In the realm of modern medicine, groundbreaking advancements have continually reshaped the landscape of therapeutic interventions. One such cutting-edge innovation is the emergence of small interfering RNA (siRNA) drugs, which hold immense promise in tackling previously untreatable genetic diseases. Harnessing the power of RNA interference, siRNA drugs offer a novel and targeted approach that has the potential to revolutionize precision medicine.
At the heart of siRNA drugs lies a fundamental biological process known as RNA interference. RNA interference acts as a natural defense mechanism within cells, regulating gene expression and silencing specific genes to prevent the production of harmful proteins. The mechanism of action of siRNA drugs is based on post-transcriptional gene silencing. These drugs consist of short strands of synthetic RNA molecules designed to specifically bind and target complementary mRNA sequences in the cell. Once inside the cell, these siRNA molecules guide an enzyme called the RNA-induced silencing complex (RISC) to the targeted mRNA. RISC then initiates a series of enzymatic events, leading to the degradation of the mRNA and preventing the synthesis of the corresponding protein. By selectively silencing disease-causing genes, siRNA drugs offer a highly precise and potent means of intervention.
The development of siRNA drugs has been an incredible scientific journey, full of challenges and breakthroughs. The field initially encountered difficulties in ensuring efficient delivery of siRNA molecules into target cells due to their size and negative charge, which posed impediments to passing the cell membrane. Researchers persisted, experimenting with numerous tactics such as nanoparticle encapsulation and chemical modifications to improve stability and cellular uptake.
In recent years, significant advancements have propelled the development of siRNA drugs forward. The journey of siRNA drugs from bench to bedside has witnessed several significant milestones. In 2018, the FDA approved the first siRNA drug, Patisiran, for the treatment of hereditary transthyretin amyloidosis, a rare genetic disease. Subsequently, siRNA drugs have shown an accelerated trend in approvals, exemplified by the approval of Alnylam’s Givosiran for the treatment of primary hyperoxaluria type 1 in 2020. These approvals have highlighted the therapeutic potential of siRNA drugs and inspired further research and development.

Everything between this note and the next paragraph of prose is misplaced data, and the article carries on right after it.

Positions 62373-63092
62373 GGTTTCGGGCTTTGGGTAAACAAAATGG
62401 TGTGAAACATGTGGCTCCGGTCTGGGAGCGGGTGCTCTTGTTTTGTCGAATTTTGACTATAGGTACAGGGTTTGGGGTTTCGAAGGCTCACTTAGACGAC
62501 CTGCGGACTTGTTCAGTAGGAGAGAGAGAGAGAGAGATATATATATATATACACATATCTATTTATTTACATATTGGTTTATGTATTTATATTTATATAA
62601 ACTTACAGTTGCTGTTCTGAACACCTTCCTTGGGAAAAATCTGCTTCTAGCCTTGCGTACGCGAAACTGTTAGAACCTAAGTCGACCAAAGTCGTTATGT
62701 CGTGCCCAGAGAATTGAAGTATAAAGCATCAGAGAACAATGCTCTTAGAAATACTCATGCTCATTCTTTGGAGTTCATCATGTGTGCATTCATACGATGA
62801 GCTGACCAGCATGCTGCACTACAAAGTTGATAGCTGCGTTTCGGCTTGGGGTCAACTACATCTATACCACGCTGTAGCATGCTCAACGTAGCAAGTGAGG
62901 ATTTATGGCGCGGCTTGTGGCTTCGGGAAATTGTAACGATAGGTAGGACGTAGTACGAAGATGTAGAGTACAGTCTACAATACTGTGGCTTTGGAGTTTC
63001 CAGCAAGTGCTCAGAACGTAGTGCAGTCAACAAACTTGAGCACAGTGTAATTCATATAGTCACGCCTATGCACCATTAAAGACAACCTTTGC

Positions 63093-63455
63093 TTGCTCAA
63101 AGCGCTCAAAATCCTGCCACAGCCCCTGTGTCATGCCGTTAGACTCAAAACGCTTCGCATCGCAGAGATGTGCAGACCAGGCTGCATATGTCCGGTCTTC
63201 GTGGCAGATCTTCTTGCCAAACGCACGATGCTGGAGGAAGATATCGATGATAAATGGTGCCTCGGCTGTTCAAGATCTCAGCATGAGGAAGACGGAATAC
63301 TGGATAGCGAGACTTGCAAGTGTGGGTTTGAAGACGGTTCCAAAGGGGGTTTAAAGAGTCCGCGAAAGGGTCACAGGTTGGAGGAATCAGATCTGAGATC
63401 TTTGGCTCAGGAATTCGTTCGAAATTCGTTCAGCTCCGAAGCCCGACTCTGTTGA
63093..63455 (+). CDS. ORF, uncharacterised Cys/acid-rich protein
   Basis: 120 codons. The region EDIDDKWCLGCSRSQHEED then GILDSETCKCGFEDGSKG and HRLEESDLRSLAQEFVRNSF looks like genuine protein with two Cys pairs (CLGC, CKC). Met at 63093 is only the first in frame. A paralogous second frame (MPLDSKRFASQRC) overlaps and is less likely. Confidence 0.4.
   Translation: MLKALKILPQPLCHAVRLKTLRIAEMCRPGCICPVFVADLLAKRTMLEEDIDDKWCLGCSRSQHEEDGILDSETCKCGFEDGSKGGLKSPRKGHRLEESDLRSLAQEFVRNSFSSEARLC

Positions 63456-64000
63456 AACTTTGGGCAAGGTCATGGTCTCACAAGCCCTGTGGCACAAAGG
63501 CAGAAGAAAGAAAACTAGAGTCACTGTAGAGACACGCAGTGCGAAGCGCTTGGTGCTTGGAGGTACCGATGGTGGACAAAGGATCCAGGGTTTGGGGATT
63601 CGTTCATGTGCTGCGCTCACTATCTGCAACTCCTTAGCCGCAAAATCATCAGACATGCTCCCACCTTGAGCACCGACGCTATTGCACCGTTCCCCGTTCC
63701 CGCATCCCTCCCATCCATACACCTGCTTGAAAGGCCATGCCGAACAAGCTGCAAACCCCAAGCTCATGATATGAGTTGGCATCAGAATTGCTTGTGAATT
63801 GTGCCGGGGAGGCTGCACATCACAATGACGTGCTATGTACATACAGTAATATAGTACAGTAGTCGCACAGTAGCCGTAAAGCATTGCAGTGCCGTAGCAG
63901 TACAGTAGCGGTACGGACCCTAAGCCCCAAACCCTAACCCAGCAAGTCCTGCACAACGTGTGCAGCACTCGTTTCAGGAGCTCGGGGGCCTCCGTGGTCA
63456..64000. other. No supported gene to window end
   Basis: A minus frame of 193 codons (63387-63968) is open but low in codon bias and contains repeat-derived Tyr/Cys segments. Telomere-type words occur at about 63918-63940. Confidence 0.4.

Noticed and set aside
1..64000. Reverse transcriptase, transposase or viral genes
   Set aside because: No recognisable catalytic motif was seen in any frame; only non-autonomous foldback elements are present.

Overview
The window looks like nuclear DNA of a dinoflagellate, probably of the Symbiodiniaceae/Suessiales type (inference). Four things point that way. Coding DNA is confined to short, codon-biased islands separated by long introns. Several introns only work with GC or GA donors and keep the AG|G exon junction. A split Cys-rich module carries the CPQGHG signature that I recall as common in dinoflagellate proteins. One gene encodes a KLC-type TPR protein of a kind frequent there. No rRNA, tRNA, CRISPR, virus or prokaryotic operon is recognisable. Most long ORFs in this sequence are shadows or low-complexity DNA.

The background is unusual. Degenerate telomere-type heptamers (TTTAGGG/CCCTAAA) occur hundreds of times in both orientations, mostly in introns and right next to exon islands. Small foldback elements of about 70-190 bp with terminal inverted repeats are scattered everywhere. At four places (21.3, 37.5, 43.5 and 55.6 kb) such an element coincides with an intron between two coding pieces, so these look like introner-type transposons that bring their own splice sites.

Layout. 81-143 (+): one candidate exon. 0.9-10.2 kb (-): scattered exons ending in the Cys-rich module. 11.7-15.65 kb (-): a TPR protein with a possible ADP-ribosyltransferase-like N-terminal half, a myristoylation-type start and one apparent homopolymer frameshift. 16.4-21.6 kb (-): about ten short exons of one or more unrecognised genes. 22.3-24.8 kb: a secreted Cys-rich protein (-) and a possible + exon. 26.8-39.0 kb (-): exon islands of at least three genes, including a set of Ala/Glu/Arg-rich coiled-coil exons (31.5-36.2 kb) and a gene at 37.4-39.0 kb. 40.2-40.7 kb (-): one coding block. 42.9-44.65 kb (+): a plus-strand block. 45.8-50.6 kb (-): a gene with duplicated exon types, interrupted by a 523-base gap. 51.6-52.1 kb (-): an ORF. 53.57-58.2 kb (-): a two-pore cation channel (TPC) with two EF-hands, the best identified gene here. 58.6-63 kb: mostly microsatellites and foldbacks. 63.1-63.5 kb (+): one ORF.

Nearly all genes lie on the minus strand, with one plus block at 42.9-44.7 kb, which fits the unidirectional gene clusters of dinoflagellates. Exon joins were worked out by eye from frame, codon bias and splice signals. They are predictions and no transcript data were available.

In line with trends in drug development, GemPharmatech has established a comprehensive metabolic research platform targeting various prevalent metabolic and cardiovascular diseases such as obesity, diabetes, NASH, hyperlipidemia, and hypertension. This resource platform incorporates multiple humanized mouse models generated through techniques such as transgenesis, CRISPR/Cas9, and the introduction of corresponding human sequences into mice. These models can be utilized for the evaluation of targeted human antibodies, siRNA drugs, and other therapeutic interventions, aligning with the current focus of pharmaceutical research.
Models for small nucleic acid drug research
|Obesity & Diabetes
|hGLP-1R, hGIPR, hMC4R, hTGR5, hGCGR, hGPR75, hINHBE, hSGLT2
|hPCSK9, hAPOC3, hAPOA1, hAPOB, hANGPTL2, hCETP, hB4GATL, hANGPTL3
|hSTK25, hPNPLA3, hKHK, hHSD17B13, hDGAT2, hCIDEB, hHMGB1
|hIL17A, hHSP47, hAGT, hTTR, hXDH, hHAO1
- Alshaer W, Zureigat H, Al Karaki A, Al-Kadash A, Gharaibeh L, Hatmal MM, Aljabali AAA, Awidi A. siRNA: Mechanism of action, challenges, and therapeutic approaches. Eur J Pharmacol. 2021 Aug 15;905:174178.